8 Reasons Why PAM Makes Regulatory Compliance a Piece of CakeAnirban Banerjee
As technology continues to advance, it changes the way how businesses operate. While these new technologies and growth in online connectivity increase efficiency and open a completely new world of opportunities, they also expose them to an increasingly broad range of risks.
Since there is no reward without risk, most businesses have learned to live with them. What´s more, they have learned to identify, manage, and respond to them. And while some businesses see risks as negative, others have established risk management initiatives. This way, they can look at risks from all possible angles and capitalize on them.
But how can one manage the unmanageable?
The Cyber Risk Landscape
Businesses are created to generate value, not manage risk. But to generate that value, businesses need to make decisions that come with a certain amount of risk. And while most risks carry a combination of positive and negative benefits, cyber security risks are bad to the bone.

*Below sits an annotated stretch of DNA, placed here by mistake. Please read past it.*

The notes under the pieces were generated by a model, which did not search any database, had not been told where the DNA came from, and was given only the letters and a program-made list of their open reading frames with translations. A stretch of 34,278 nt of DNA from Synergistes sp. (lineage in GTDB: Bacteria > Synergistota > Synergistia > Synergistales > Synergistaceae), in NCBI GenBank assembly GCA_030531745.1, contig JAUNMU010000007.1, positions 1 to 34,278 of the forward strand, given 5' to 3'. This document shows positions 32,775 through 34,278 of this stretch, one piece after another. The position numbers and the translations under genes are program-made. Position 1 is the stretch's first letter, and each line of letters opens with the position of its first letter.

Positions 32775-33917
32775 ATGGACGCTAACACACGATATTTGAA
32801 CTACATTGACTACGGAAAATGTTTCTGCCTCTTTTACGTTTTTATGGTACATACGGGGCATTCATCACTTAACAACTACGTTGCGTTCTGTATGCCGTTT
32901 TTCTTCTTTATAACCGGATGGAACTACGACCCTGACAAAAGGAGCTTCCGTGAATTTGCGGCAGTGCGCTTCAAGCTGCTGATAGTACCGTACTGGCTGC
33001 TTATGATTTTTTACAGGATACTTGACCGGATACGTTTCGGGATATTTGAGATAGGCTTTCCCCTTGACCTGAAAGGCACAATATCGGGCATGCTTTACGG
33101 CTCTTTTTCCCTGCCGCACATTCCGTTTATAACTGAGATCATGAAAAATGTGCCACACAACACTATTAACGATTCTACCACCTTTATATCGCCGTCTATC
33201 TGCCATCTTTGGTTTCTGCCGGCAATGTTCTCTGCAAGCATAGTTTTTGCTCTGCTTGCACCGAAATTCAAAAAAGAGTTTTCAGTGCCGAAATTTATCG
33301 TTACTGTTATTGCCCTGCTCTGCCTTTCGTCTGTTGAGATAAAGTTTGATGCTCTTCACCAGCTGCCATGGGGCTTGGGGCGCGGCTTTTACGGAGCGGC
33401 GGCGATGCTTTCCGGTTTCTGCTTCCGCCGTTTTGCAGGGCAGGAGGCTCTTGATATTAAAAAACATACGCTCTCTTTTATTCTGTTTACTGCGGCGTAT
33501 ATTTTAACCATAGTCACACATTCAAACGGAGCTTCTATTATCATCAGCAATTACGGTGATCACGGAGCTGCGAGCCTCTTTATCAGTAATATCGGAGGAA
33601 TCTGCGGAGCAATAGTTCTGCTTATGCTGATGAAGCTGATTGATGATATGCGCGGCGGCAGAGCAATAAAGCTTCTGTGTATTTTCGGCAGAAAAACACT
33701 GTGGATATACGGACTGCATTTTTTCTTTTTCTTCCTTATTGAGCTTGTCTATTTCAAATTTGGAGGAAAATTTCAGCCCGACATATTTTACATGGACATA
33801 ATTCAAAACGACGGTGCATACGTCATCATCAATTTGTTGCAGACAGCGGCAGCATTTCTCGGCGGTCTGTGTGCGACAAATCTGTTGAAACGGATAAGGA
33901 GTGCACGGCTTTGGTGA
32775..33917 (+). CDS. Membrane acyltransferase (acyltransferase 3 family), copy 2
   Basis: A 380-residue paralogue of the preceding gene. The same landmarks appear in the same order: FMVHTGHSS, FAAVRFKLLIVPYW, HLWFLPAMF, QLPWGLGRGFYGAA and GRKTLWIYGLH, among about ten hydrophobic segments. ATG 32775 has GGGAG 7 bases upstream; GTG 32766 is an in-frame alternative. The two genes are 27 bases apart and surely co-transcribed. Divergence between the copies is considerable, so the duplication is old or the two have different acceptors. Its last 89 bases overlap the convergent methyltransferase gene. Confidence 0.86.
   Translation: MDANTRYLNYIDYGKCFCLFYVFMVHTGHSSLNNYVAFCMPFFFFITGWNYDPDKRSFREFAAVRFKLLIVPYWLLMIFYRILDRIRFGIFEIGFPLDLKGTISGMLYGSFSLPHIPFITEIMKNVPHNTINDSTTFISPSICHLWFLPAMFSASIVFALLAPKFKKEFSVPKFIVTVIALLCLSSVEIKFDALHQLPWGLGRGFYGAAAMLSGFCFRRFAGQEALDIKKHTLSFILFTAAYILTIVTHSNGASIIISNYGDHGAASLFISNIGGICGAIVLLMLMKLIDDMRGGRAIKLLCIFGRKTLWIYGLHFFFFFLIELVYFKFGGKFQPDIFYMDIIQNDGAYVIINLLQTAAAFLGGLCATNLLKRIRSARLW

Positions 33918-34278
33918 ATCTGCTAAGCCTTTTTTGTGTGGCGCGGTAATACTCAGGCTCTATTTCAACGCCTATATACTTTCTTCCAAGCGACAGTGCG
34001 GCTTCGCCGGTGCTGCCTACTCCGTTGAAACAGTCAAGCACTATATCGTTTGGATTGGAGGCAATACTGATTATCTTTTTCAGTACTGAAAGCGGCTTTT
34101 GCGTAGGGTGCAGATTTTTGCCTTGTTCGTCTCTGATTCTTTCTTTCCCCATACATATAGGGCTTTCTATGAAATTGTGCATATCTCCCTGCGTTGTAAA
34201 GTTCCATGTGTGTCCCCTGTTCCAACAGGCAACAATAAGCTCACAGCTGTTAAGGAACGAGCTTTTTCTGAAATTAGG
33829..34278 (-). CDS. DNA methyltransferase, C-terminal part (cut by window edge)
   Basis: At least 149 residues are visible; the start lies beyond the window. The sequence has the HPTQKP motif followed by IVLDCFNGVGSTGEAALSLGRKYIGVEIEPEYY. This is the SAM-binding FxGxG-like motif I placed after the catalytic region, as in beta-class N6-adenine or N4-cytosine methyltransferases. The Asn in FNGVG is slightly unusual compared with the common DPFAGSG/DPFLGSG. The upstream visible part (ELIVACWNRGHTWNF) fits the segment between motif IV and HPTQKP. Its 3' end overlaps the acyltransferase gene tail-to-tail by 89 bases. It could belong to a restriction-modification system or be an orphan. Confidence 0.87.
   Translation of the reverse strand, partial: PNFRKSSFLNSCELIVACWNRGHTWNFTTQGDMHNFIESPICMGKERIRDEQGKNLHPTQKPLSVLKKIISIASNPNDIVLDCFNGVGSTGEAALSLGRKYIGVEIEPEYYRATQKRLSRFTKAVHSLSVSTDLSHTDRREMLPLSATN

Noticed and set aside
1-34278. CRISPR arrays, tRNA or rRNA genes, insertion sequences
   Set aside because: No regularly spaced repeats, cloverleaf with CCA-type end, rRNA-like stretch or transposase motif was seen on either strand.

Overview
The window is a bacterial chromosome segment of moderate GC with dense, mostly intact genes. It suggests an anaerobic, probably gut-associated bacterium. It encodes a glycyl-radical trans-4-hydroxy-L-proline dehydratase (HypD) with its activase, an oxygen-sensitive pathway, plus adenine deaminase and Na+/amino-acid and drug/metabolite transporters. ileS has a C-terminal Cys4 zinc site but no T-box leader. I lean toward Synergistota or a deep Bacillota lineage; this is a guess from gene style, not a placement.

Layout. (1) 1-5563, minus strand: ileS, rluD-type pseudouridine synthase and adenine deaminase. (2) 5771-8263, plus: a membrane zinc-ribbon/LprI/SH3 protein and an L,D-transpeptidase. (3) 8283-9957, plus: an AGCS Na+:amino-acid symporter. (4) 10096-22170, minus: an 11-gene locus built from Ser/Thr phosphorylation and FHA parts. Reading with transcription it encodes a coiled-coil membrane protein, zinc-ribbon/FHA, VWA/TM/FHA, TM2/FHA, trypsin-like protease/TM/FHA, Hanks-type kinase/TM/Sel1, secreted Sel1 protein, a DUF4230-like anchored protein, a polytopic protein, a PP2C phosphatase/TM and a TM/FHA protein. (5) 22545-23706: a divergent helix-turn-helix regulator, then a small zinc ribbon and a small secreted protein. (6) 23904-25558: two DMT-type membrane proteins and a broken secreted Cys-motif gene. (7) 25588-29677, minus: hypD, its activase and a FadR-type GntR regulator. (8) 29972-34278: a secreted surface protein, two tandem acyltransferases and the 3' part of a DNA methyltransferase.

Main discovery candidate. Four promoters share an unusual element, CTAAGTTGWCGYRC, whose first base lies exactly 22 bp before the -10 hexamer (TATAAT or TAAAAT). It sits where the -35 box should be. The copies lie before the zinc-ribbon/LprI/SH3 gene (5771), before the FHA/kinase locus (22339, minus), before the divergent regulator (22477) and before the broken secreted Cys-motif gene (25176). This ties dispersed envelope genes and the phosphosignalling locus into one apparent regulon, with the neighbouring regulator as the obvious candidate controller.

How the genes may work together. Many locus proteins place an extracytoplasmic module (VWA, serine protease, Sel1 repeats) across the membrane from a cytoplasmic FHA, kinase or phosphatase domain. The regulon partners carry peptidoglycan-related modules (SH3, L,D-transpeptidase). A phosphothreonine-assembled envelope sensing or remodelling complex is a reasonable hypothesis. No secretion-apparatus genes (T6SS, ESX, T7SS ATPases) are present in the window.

There are many ways how a cyber attack can affect one’s business: from loss of intellectual property and operational disruption to high attorney fees and regulatory compliance (such as HIPAA fines). And although cyber attacks are everything but inevitable, the extent of their negative impacts is. And as we go through recent high-profile cyber attacks, we see that attackers still continue to use many of their old tactics. While new malware variants hit the news on an almost daily basis, attackers are still managing to do the most damage by exploiting privileged accounts. In a secure network, these accounts are usually reserved exclusively for network administrators as a way of managing access and monitoring sensitive information necessary for the everyday business continuity. But lately, these accounts have started to be shared among multiple users and businesses are losing control which employees can have them. This eliminates their ability to monitor the usage of these accounts, as well as to determine accountability when disaster strikes.